- Intradermal skin testing to diagnose airborne allergies such as pollen, dust mites, pet dander, molds, cockroaches, feathers, and orris root (chemical in perfumes and colognes)
- Blood tests to diagnose airborne allergies
- Blood tests to diagnose food and chemical allergies
Allergy Treatment Options
Sublingual Immunotherapy (SLIT)
Sublingual Immunotherapy or (SLIT) is a method of allergy treatment that uses an allergen solution given under the tongue, which over the course of treatment, reduces sensitivity to allergens. SLIT can be used to treat allergies in both adults and children. Examples of airborne allergies are pollen, dust mites, molds, feather, and animal hair.
The treatment is administered daily at home by the patient placing three drops under the tongue and holding it for 1 minute to 2 minutes to allow it to absorb into their system. The strength of the vial is increased every eight weeks (56 days) until you achieve your maintenance dose.
SLIT has been shown to be very safe and effective and much more convenient than receiving allergy injections. SLIT has been used for over 60 years and is especially popular in Europe. Most allergy patients in England that are doing immunotherapy use SLIT. In Italy and France, 50% of the patients are on SLIT. In the 1990s, the World Health Organization (WHO) approved SLIT as a safe and effective method in providing allergy treatment.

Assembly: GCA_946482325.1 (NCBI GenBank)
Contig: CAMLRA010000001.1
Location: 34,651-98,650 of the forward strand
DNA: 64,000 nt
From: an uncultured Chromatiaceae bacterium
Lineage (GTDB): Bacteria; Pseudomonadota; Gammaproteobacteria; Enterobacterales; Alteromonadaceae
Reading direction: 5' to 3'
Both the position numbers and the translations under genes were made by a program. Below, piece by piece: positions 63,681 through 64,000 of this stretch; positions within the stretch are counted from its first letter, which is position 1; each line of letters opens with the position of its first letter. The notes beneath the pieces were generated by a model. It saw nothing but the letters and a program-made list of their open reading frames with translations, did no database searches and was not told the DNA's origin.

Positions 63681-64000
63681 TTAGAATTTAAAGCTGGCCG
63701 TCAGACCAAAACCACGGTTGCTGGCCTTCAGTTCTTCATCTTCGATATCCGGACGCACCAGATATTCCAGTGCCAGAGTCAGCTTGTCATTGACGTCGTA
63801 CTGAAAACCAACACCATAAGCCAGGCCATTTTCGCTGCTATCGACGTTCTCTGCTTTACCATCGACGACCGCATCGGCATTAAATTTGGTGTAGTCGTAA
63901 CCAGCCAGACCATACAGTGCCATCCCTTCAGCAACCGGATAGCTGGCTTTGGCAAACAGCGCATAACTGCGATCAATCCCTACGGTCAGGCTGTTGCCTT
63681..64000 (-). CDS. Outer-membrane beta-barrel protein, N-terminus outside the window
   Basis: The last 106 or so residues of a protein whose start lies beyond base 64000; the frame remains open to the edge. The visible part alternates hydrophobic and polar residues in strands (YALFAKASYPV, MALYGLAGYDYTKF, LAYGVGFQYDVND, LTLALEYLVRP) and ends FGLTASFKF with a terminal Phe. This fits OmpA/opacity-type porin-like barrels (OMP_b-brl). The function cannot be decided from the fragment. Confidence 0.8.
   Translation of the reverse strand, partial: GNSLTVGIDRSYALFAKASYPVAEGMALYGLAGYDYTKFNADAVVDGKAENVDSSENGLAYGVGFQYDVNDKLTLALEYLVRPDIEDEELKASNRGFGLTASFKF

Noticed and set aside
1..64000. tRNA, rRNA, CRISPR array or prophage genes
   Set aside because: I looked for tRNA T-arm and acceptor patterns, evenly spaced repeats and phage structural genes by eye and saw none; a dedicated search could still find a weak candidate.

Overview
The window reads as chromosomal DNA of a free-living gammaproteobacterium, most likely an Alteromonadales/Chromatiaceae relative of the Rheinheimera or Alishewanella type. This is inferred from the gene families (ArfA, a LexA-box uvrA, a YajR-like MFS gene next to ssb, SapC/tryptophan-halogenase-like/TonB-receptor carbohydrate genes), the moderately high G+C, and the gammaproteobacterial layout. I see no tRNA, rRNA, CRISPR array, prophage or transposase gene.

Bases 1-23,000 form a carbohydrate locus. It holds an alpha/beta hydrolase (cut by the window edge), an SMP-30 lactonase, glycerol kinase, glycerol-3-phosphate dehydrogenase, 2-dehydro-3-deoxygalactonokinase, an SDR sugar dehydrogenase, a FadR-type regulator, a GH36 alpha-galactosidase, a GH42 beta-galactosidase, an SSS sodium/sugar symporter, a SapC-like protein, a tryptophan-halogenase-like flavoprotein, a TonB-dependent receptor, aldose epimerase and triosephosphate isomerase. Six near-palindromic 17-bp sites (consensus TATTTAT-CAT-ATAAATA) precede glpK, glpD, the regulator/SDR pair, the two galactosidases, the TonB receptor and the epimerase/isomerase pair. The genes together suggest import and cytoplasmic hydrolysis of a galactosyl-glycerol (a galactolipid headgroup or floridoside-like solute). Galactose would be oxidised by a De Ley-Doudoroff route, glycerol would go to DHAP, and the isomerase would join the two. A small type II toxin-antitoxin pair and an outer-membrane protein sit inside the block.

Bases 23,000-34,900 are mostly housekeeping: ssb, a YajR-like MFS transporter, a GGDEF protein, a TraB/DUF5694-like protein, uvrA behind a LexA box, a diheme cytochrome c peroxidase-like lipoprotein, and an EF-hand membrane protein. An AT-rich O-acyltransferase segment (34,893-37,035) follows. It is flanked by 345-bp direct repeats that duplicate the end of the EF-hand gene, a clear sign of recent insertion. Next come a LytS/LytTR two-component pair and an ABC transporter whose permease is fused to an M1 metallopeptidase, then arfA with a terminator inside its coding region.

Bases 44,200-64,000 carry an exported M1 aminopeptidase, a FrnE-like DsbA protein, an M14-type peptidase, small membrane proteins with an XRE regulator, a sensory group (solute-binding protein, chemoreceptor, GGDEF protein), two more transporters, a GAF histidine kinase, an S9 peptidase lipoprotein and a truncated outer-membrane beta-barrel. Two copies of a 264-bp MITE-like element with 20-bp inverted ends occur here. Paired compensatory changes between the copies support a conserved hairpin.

Subcutaneous Immunotherapy (SCIT)
Subcutaneous Immunotherapy or (SCIT) is the traditional method of getting frequent allergy shots in the arm or thigh. The patient has to wait at least 20 minutes to check for adverse reactions in a doctor's office and injections are received anywhere between twice a week to once a month. The amount injected is increased with each visit until the patient is at a maintenance dose. Over time, the patient may be able to administer the shots at home.